Radiation dose and related risk in interventional cardiology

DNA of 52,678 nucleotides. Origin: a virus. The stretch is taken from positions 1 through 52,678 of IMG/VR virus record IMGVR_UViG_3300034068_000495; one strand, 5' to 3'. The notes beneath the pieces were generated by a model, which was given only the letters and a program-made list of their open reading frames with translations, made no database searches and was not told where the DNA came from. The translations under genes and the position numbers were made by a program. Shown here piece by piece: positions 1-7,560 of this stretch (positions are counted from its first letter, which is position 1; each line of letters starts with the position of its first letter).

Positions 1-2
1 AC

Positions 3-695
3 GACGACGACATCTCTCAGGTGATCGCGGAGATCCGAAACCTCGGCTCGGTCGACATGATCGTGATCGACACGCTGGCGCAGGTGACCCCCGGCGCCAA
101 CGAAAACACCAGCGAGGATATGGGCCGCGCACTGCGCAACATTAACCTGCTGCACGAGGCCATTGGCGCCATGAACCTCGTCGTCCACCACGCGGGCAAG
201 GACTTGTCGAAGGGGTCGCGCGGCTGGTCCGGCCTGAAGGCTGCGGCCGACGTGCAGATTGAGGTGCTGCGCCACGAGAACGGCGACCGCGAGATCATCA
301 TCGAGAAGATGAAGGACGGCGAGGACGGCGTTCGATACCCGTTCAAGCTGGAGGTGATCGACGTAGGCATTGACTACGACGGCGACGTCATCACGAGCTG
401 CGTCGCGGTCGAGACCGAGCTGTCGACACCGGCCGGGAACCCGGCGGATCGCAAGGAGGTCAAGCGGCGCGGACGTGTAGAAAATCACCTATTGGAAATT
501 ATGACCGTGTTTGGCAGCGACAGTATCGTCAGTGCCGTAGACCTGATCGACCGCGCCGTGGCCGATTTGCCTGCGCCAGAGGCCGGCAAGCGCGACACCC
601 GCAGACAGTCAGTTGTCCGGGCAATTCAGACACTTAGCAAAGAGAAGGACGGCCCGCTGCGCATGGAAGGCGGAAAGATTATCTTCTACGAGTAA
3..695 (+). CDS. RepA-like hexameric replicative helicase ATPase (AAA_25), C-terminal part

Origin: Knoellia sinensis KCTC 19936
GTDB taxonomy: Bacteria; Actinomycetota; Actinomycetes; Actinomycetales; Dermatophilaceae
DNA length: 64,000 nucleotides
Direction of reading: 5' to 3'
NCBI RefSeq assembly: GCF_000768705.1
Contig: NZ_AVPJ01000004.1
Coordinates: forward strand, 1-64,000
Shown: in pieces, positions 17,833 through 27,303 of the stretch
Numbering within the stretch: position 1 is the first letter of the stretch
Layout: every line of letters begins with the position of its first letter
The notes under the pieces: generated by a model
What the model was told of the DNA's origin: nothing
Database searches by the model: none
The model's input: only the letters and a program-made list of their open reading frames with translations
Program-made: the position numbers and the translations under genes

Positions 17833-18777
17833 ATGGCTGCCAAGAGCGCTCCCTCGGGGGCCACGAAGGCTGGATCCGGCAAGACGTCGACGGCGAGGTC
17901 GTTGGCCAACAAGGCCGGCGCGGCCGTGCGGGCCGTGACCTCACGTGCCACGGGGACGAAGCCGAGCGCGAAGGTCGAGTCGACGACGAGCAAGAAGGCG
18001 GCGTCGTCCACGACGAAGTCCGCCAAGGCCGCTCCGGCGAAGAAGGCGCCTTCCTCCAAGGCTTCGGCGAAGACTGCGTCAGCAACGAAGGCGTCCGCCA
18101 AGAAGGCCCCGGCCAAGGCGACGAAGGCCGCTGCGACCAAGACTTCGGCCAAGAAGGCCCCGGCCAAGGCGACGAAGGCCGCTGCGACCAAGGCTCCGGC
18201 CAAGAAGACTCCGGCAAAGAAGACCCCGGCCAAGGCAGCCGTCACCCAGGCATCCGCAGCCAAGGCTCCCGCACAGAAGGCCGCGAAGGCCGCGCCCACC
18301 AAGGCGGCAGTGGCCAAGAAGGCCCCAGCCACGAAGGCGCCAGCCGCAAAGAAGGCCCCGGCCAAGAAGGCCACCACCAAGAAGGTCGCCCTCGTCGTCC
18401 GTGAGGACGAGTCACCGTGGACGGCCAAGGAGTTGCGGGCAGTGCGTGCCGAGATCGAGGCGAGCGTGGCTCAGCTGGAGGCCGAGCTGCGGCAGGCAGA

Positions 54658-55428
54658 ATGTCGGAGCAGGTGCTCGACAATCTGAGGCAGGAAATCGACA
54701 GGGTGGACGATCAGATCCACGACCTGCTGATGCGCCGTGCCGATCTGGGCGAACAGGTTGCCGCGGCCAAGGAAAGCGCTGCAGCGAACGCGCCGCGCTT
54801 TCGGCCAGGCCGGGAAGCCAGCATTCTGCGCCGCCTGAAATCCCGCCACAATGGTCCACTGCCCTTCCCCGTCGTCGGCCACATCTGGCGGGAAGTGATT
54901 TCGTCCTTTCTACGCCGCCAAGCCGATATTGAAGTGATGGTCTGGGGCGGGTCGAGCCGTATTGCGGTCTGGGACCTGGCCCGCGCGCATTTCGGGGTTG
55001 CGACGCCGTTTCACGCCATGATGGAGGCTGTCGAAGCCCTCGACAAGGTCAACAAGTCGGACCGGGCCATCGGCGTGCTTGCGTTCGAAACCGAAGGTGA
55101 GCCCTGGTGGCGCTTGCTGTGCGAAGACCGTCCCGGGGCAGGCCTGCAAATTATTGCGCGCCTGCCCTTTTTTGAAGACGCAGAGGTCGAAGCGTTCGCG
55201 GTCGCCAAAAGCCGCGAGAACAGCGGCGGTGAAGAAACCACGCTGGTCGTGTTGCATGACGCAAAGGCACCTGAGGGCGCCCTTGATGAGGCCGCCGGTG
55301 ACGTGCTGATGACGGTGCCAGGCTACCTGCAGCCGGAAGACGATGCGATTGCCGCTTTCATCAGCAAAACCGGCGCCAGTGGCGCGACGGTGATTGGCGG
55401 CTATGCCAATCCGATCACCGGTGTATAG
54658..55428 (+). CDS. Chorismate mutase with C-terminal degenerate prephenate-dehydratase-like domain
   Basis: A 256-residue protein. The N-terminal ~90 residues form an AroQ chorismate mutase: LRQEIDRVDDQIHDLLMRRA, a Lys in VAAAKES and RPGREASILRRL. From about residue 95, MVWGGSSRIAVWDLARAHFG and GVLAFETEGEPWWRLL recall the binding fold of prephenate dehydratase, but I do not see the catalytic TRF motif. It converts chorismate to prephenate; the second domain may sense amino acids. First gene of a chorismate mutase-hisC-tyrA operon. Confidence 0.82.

Sammanfattning: Cardiac catheterization procedures are classified as high radiation dose procedures, European Directive 2013/59/Euratom, and may result in skin injuries (deterministic effects) and/or increased cancer risk (stochastic effects). The radiation-induced effects can be expressed differently depending on whether the patient is a child or an adult. In adults there is an increased risk for developing radiation-induced skin injuries while in children the risk for radiation-induced cancer is more prominent. The cancer risk associated with radiation should be communicated to patients [directive 2013/59/Euratom], and patients with increased risk for skin injuries should be included in a follow-up program [ICRP 85]. However, skin dose and cancer risk estimates from cardiac interventional procedures are complicated because the dose indicator on the X-ray equipment only provides information on the total amount of radiation (air kerma-area product, KAP and cumulative air kerma at patient entrance reference point) used, without taking into account different radiation geometries. To facilitate monitoring of radiation induced effects, conversion coefficients that relate the radiation exposure as expressed by the air kerma-area product (KAP) to maximum entrance skin dose (MESD), equivalent organ dose (HT), effective dose (E), risk for exposure-induced cancer death (REID) and organ-specific risks of exposure-induced cancer death (REIDHT) have been estimated in the current thesis. Based on such coefficients, simple tools are suggested that can be used in the clinical routine with the aim to assess radiation doses and related risks. Two commercial software were used for the estimation of dose and related risks, WinODS (version 1.0a; RADOS Technology Oy, Finland) and PCXMC (v.1.5 and v.2.0; Radiation and Nuclear Safety Authority, Helsinki, Finland). In addition, film dosimetry techniques were been used for skin dose determination. The results from cohort studies on adult patients that underwent cardiac procedures showed that the skin dose (MESD) varies with both the type of cardiac procedure and with the skill of operator. On a patient-by-patient basis, the conversion coefficient relating KAP to skin dose can be used to identify patients with risk for radiation induced skin injury, to be included in follow up programs in accordance with ICRP 85. The relationship between E and KAP and between HT and KAP demonstrated a need for age- dependent conversion coefficients (E / KAP; HT / KAP) within the paediatric age range. Estimation of these quantities are performed using radiation exposure data retrieved from the patient radiation dose sheet as well as data from the complete radiation dose structured reports (RDSR); the latter contains detailed information on beam geometry and exposure data for the whole procedure. No significant difference between the two methodologies could be demonstrated for the population-averaged conversion coefficients (E / KAP; HT / KAP) except for HT (lung) in new-borns. The importance of this outcome is that hospitals that do not have access to the data retrieval and calculational methods used in this thesis (partly in-house development) can apply less detailed techniques without a significant effect on the estimated population dose, for a specific age group. Furthermore, the relationship between risk for exposure-induced cancer death (REID) and KAP displayed both age- and gender-dependence for paediatric cardiac catheterization procedures. The conversion coefficient (REID / KAP) can be used to assess the population cancer risk. In clinical situations, the estimated population cancer risk for the procedure can guide the operator in communicating risks to the patient/parent. Additionally, it has been shown that the risk organs for adult patients undergoing cardiac catheterizations are lung and bone marrow (leukemia), as well as for children lung and breast. The thesis introduces a novel concept based on age- and gender-specific risk reference values (RRV) that is related to a specific REID-level. By setting an “acceptable” level on the REID for a given patient group, the corresponding KAP value can be calculated and used for monitoring risk for late effects when performing cardiac intervention. In conclusion, cardiac catheterizations are life-saving procedures and thus the benefit is always considered to outweigh the risk. However, the ALARA principle (as low as reasonably achievable) must still be applied, which means that the patient must not be exposed to a higher radiation dose than is required for the procedure. Conversion coefficients presented in this dissertation can be a support for applying both the ALARA principle in clinical practice as well as for the identification of patients to be included in follow-up programs addressing skin injury and for communicating population cancer risk to patients. An additional intent of this thesis work has been to shed further light on important parameters that affect the radiation dose and risk, such as beam geometry (related to operator skill) and patient age and gender.

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